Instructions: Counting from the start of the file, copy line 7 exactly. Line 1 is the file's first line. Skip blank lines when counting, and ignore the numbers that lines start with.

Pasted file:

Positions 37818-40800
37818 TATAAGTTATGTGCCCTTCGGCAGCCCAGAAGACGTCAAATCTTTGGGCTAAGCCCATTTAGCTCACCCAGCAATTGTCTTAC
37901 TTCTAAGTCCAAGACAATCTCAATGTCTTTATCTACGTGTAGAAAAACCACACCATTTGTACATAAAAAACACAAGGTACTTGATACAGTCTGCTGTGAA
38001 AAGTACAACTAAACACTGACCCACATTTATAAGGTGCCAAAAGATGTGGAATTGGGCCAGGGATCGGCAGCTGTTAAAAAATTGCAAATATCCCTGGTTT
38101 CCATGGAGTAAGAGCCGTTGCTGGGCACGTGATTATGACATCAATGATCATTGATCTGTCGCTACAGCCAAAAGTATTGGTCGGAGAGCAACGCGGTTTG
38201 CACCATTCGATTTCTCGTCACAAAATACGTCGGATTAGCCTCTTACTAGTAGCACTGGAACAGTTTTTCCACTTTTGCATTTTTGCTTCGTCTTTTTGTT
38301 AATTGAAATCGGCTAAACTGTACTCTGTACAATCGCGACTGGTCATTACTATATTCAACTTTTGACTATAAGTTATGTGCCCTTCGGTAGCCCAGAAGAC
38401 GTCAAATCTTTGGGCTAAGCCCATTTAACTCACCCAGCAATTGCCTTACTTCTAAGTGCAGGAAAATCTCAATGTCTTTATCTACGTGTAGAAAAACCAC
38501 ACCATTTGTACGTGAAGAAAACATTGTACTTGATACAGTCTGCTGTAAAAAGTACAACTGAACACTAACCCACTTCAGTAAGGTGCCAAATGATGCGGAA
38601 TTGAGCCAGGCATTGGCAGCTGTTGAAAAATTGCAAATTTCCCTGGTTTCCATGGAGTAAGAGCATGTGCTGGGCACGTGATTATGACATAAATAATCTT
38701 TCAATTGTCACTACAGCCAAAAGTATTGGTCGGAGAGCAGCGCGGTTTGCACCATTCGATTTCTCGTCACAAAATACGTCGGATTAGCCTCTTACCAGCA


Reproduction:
38301 AATTGAAATCGGCTAAACTGTACTCTGTACAATCGCGACTGGTCATTACTATATTCAACTTTTGACTATAAGTTATGTGCCCTTCGGTAGCCCAGAAGAC